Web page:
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In Pursuit of Treasure (1972) Poster

Trivia

Scott Glenn film debut.
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The AFI came into being in 1967 thanks to funding from Lyndon B. Johnson's newly created National Endowment for the Arts. AFI's founding director, George Stevens Jr., saw a chance to use federal money not only to study the history and theory of film, but also to fund independent films - and connect with the New Hollywood of the Warren Beattys and Robert Townes that was boisterously emerging from the canyons and flat lands to the east of Greystone. By 1969 Stevens was ready to undertake the school's biggest gamble - the complete funding of a film project chosen from among its fellows' scripts. The film would not simply be a big-budget student movie - the finished product would receive commercial distribution, people would see it in theaters Kaye had once wanted to make a movie about pioneers from the doomed Donner Party, but the story he and Stevens settled on was an allegorical Western concerning a mining enterprise on the frontier - though not any frontier that John Ford fans would have recognized.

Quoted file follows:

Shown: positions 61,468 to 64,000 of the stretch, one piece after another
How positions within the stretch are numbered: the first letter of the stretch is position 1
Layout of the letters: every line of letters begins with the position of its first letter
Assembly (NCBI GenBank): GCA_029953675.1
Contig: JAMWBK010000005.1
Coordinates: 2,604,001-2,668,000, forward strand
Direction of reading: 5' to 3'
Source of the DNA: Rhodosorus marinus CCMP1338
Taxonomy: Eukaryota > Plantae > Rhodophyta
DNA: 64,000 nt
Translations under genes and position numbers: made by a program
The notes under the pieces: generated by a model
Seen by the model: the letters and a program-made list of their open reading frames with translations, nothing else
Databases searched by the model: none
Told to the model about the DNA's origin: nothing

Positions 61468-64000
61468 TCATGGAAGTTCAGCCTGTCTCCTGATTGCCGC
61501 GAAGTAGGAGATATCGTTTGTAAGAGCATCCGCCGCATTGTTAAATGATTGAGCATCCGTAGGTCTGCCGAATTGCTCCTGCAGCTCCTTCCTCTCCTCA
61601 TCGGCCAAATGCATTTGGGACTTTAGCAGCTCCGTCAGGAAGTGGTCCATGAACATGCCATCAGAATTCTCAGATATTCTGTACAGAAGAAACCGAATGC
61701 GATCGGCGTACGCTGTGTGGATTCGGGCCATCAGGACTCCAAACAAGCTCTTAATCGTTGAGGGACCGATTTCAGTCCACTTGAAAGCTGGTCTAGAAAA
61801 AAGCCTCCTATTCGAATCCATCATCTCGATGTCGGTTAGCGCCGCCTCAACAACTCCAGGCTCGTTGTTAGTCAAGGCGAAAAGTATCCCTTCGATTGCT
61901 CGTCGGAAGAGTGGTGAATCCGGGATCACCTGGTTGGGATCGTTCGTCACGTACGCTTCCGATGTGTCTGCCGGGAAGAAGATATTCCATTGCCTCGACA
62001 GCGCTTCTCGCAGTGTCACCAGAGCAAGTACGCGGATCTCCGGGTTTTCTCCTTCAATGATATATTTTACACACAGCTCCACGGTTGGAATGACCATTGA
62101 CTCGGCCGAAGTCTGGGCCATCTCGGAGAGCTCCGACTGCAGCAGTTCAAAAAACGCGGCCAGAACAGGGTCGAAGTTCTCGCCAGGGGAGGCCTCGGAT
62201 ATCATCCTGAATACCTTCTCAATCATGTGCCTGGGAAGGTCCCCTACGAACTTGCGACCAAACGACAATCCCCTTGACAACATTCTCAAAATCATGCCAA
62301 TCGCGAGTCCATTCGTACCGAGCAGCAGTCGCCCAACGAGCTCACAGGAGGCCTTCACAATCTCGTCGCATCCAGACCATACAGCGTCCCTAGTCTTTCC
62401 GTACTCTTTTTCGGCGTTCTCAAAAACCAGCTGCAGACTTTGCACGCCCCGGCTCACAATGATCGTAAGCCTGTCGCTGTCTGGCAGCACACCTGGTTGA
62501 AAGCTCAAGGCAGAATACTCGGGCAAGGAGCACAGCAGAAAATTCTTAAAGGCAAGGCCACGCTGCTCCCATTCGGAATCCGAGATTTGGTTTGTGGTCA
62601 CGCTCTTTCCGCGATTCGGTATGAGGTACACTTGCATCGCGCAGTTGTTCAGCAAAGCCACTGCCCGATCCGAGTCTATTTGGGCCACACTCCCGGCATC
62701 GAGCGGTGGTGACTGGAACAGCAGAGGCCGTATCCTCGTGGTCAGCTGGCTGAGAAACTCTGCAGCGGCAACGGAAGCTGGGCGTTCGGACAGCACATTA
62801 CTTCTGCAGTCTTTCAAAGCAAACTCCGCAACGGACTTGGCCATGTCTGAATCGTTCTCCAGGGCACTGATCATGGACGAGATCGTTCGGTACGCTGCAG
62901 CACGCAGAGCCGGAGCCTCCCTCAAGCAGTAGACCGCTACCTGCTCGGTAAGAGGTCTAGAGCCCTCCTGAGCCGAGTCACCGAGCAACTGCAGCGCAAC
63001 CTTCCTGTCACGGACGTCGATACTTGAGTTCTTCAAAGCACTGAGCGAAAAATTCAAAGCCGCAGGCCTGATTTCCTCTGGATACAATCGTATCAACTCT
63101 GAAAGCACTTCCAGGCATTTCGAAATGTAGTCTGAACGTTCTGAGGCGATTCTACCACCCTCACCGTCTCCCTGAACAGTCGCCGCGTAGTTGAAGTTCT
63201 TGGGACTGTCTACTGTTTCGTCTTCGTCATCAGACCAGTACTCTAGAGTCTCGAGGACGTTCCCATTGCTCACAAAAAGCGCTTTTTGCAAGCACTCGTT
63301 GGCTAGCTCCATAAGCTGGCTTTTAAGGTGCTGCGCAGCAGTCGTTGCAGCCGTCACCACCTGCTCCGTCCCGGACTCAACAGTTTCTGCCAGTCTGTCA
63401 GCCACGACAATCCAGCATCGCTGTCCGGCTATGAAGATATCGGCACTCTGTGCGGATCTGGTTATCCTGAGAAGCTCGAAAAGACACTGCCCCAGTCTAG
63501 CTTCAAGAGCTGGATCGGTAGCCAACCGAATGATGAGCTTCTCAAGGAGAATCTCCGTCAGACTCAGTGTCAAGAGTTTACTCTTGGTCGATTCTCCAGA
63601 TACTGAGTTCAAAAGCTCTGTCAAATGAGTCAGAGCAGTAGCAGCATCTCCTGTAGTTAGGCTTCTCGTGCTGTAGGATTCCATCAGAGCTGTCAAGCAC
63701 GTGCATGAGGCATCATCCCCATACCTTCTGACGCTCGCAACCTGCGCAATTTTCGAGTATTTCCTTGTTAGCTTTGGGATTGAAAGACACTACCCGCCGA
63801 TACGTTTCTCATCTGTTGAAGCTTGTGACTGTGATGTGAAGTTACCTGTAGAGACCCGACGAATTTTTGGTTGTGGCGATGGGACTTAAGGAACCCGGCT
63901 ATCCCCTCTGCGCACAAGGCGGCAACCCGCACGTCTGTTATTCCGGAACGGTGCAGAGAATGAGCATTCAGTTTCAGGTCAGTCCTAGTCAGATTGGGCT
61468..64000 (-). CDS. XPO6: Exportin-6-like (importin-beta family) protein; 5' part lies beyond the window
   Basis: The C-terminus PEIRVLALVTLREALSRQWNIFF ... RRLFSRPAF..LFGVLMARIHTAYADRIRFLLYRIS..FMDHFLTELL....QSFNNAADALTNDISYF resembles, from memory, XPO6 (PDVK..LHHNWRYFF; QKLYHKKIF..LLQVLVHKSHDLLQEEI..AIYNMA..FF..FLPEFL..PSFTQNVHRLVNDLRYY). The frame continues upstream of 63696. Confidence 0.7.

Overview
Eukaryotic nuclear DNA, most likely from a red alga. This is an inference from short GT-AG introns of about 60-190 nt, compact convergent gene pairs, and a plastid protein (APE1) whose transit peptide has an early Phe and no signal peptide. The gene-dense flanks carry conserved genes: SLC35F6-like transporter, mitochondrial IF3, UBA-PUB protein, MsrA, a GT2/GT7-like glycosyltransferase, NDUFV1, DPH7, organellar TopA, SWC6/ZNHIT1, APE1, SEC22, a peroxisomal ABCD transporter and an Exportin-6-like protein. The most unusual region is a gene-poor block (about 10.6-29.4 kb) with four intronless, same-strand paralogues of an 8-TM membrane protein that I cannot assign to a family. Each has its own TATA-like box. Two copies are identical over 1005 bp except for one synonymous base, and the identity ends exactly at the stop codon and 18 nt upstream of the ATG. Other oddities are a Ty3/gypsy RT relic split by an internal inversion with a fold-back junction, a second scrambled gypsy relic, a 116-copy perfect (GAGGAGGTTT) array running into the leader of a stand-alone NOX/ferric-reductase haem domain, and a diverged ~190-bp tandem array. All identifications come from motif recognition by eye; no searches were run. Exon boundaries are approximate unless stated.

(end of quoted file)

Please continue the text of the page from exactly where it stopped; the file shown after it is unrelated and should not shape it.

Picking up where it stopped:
"It was set in the scientific future, it had robots in it," Kaye recalls. "A small group of disenfranchised people in this small town come at night and try to tear apart the mining operation."

Specifically, the disenfranchised were a tribe of Indians who had been forced off their ore-rich land by private speculators who surrounded the mine with a giant red, electrified fence. The story focused on them and a young man who comes West and falls in love with the wife of the mine's overseer. It was inspired by persistent legends, fueled by Southwestern cave petroglyphs, of Aztec gold having been buried in North America.
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In Pursuit of Treasure was shot over 11 weeks in 1970 with Panavision cameras in Kanab, Utah, with union waivers, a $220,000 budget and even logistical help from the state's National Guard. It featured young actors Scott Glenn, Elizabeth Hartman and Bonnie Bedelia, along with such veterans as Marc Lawrence and Jay Silverheels, the Mohawk* actor known as Tonto in the Lone Ranger TV series. Czech cinematographer Bedrich Batka would eventually shoot most of the principal photography, with Deschanel heading up the second unit.
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Later in 1972, however, Kaye stole the AFI's work print and drove with the 10 reels in the back seat of his car to New York, stopping in Kansas City to visit director Robert Altman. Taking Altman's advice, Kaye arranged a showing of his work in progress in the basement screening room of Rizzoli Bookstore in Manhattan. Kaye's bad luck continued in New York, as his art-world audience was politely unimpressed with the very rough cut that had yet to be scored. Kaye had to borrow $20 just to get the projectionist to rewind his film. So there Kaye was, Broke, busted - the film no good. When he got back to L.A. a friend told him the FBI is looking for him The suits at AFI had discovered In Pursuit of Treasure was missing.
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